Medication Management in Primary Care: A Structured Review Checklist for Primary Care Providers
PublisherThe University of Arizona.
RightsCopyright © is held by the author. Digital access to this material is made possible by the University Libraries, University of Arizona. Further transmission, reproduction or presentation (such as public display or performance) of protected items is prohibited except with permission of the author.
AbstractBackground: Medication management is an important aspect of health care to ensure patient safety and outcomes. Incomplete overview of medications is main cause of medication errors and discrepancies. The consequences of not completing medication management and reconciliation are associated with the wellness of the patients and result in increased health care cost. It is essential to improve medication management process to decrease medication discrepancies, minimize the prevalence of medication-related problems, increase patient health outcomes, and reduce health care cost in primary care settings. A Structured Review Checklist was recommended during routine comprehensive medication review as a process for evaluation of therapy, assessment of patients’ medication adherence, and resolution of medical record discrepancies. Purpose: The purpose of this DNP project is to evaluate primary health care providers’ perceived usefulness, perceived ease of use, and behavioral intention of use regarding the Structured Review Checklist to further develop key recommendations and tools for use by primary care providers to reduce medication discrepancies and medication errors as well as increase health outcomes and patient satisfaction. Method: The design is descriptive cross-sectional. The online survey developed with Qualtrics software was sent to Practice Managers at Banner Health Clinics to be distributed to targeted primary care providers. Their perceived usefulness, perceived ease of use, and behavioral intention of use regarding the Structured Review Checklist was assessed using 6-point Likert-type scales. Outcomes: Only one health care provider completed the survey. The data cannot be used to analyze the perceived usefulness, perceived ease of use, and behavioral intention of use regarding the Structured Review Checklist. However, even with participant recruitment challenges, the project provided a significant amount of lessons to learn for future research study.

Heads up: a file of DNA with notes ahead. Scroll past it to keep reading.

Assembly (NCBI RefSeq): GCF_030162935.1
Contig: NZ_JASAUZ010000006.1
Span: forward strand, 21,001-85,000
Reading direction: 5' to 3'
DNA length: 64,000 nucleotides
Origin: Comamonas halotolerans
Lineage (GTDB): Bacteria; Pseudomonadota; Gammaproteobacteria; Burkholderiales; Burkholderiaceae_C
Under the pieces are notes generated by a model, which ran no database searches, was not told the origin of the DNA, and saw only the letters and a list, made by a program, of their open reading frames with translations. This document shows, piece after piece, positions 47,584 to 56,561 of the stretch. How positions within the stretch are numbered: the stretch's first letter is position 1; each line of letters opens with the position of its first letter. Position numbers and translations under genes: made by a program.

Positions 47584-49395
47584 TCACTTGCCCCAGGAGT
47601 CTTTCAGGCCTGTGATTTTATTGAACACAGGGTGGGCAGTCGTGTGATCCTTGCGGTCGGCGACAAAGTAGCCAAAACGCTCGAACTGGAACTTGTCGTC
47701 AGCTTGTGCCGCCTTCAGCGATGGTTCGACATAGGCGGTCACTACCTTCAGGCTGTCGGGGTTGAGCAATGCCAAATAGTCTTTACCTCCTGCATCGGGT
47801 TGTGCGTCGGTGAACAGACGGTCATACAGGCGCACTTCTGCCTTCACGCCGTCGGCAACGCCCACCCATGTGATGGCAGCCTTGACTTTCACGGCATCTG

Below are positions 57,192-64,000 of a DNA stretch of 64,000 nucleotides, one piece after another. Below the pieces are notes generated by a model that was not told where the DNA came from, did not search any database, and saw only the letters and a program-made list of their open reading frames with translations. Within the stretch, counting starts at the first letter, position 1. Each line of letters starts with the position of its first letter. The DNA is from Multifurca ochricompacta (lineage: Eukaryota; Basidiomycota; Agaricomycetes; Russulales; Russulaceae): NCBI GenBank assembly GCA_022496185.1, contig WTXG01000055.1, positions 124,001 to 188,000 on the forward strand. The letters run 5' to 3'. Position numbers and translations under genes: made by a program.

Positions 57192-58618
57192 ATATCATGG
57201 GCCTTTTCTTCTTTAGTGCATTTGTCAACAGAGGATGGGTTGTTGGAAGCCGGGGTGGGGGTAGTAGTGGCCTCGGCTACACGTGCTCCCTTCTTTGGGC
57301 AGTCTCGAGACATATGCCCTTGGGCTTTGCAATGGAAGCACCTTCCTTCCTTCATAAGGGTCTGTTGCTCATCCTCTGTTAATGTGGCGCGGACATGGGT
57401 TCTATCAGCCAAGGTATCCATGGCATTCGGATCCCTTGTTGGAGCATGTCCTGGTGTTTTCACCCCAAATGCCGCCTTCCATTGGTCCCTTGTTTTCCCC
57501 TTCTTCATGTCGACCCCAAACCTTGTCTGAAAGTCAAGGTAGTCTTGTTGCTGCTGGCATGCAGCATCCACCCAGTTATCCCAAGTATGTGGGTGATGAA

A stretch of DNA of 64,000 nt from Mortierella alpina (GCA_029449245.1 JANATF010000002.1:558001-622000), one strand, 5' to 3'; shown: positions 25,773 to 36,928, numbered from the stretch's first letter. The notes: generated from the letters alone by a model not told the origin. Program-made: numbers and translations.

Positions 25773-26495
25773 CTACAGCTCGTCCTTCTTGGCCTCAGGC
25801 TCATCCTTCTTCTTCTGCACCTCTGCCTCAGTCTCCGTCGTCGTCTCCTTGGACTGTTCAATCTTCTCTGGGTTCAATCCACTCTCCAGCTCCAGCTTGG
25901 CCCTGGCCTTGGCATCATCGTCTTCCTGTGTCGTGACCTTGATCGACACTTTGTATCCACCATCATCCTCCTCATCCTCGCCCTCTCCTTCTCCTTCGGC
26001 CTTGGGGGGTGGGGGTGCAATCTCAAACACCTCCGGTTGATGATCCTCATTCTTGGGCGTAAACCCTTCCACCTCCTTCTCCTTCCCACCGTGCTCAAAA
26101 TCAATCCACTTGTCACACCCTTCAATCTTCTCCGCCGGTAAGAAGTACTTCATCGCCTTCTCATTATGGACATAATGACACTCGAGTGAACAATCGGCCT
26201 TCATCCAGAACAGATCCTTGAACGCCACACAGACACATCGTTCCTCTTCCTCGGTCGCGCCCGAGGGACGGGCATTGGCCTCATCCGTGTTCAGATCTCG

Degree ProgramGraduate College